'We can have multiple levels of degradation from many databases covering different queries covering different business rules,' he said.

Finally you can produce a dashboard, showing how data quality has improved over time for a business unit, and what the current score is.


PETRONAS has made different dashboards, so you can see all the data with one owner, all the data in a certain asset or region.

Contractor data

PETRONAS holds all technical data generated by all other oil companies active in Malaysian waters (which it calls 'contractors'), and wants to check that the data complies to requirements.

As state oil company, PETRONAS runs all of the Malaysian oil and gas resources (as well as being an operator itself), and awards license blocks to other oil companies to produce.

'These contractors are required to do their operations according to PETRONAS' procedures and guidelines for upstream activities,' said Sharifah Dalila Syed Idrus, from the Regulatory Compliance & Technical Assurance department, Technical Data Petroleum Management Unit (PMU), PETRONAS.

'All data that from upstream activities belongs to PETRONAS and all contractors are required to submit a copy of the original data,' she said.

'This includes engineering data, seismic data, well data, drilling reports. They are also required to submit physical samples, such as drilling cores.'

PETRONAS wants the data to be available for use in future exploration and production ventures.

PETRONAS has a tool called 'contractor compliance index' to measure the compliance level of contractors.

The tool is used to recognise which contractors are complying with PETRONAS requirements and which aren't. 'We want to identify issues and challenges,' she said.

The components of the CCI are built from discussions with PETRONAS' in-house staff, who have provided feedback on what kind of information they need from the contractors and what quality levels they consider appropriate.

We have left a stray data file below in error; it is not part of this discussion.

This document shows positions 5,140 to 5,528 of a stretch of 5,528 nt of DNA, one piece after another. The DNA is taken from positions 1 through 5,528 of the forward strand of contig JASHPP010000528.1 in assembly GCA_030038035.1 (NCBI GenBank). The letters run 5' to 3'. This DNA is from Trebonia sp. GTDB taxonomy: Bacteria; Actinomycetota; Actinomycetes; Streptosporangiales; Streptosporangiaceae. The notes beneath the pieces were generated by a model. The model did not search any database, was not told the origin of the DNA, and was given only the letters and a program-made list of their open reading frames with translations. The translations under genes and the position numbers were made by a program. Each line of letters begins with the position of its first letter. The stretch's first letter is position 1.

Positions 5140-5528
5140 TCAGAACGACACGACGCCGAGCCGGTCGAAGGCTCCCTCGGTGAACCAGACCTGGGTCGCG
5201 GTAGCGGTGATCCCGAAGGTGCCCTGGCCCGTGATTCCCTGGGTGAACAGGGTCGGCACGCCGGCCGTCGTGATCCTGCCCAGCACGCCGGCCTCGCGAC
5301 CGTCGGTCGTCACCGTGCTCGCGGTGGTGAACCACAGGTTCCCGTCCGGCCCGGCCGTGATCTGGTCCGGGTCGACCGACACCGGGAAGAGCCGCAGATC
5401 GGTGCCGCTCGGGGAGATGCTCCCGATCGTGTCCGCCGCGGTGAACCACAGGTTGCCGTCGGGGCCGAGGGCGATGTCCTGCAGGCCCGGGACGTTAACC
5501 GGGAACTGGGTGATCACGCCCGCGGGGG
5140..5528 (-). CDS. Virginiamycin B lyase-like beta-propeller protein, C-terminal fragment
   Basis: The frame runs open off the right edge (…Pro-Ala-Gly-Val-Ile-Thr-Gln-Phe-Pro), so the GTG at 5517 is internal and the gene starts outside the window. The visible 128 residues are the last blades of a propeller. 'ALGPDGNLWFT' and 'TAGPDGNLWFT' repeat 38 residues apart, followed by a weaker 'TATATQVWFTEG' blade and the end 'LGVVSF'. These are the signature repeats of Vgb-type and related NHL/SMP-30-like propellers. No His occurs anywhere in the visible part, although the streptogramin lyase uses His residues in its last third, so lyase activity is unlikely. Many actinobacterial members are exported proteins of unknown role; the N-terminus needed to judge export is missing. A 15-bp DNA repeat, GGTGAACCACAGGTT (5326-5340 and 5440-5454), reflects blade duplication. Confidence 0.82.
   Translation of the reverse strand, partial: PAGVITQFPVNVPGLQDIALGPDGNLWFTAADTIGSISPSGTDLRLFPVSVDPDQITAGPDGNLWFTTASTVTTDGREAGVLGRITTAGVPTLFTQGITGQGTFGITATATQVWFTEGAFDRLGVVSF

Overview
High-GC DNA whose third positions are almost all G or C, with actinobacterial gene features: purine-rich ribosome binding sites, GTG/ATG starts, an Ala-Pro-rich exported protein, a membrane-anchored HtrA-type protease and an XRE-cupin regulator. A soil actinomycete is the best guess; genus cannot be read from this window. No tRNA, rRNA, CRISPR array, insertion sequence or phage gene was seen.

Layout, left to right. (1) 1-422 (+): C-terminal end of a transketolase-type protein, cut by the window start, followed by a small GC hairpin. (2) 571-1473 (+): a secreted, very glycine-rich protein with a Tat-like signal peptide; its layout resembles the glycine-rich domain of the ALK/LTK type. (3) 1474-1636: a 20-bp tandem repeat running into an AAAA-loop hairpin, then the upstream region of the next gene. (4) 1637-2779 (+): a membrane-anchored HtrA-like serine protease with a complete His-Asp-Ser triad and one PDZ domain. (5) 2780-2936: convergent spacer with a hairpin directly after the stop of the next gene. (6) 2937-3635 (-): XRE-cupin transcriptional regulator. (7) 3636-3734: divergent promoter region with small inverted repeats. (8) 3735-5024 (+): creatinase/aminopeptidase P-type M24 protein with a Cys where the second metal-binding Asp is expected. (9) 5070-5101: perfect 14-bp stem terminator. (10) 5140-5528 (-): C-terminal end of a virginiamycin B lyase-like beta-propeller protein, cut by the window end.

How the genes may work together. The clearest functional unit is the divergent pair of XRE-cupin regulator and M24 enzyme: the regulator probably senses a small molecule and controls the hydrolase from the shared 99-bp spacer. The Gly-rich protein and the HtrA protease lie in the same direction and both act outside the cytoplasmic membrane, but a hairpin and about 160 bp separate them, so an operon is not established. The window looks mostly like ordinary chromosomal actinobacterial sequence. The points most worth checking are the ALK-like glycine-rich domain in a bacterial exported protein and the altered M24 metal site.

There are 10 components to the Contractor Compliance Index. Data submission is one of the components in the CCI. Companies get scored as to whether they have submitted the necessary data, and if they have the capability to manage it.

PETRONAS also expects contractors to make sure the data is high quality before submitting it, in which data quality is one of the criteria measured in data submission performance.

'Low quality data has a huge impact on the business. It also gives headaches because we have to go back and forth to the contractors until we get high quality data that is useful for future studies ,' she said.

PETRONAS also looks at company's behaviour, whether they admit up front if they know they will not be able to submit data on time.

'They can be proactive by coming to us,' she said. 'We will record this PSC [production sharing contractor] as being proactive and we will give them a better rating even though they are not able to comply 100 per cent. But we really hope for the PSCs to submit 100 per cent.'

Since the system was implemented, data quality has improved. 'For the first half of 2013 there is a huge improvement. This is maybe due to awareness level of the importance of the Contractor Compliance Index.' she said.

'We hope to receive more collaboration among PSCs in terms of resolving issues and challenges.'

BOX TEXT
Watch videos and download slides of the talks:

Hassan B Sabirin http://www.digitalenergyjournal.com/video/730.aspx

Sharifa Dalila Syed Idrus
http://www.digitalenergyjournal.com/video/733.aspx



Associated Companies
» PETRONAS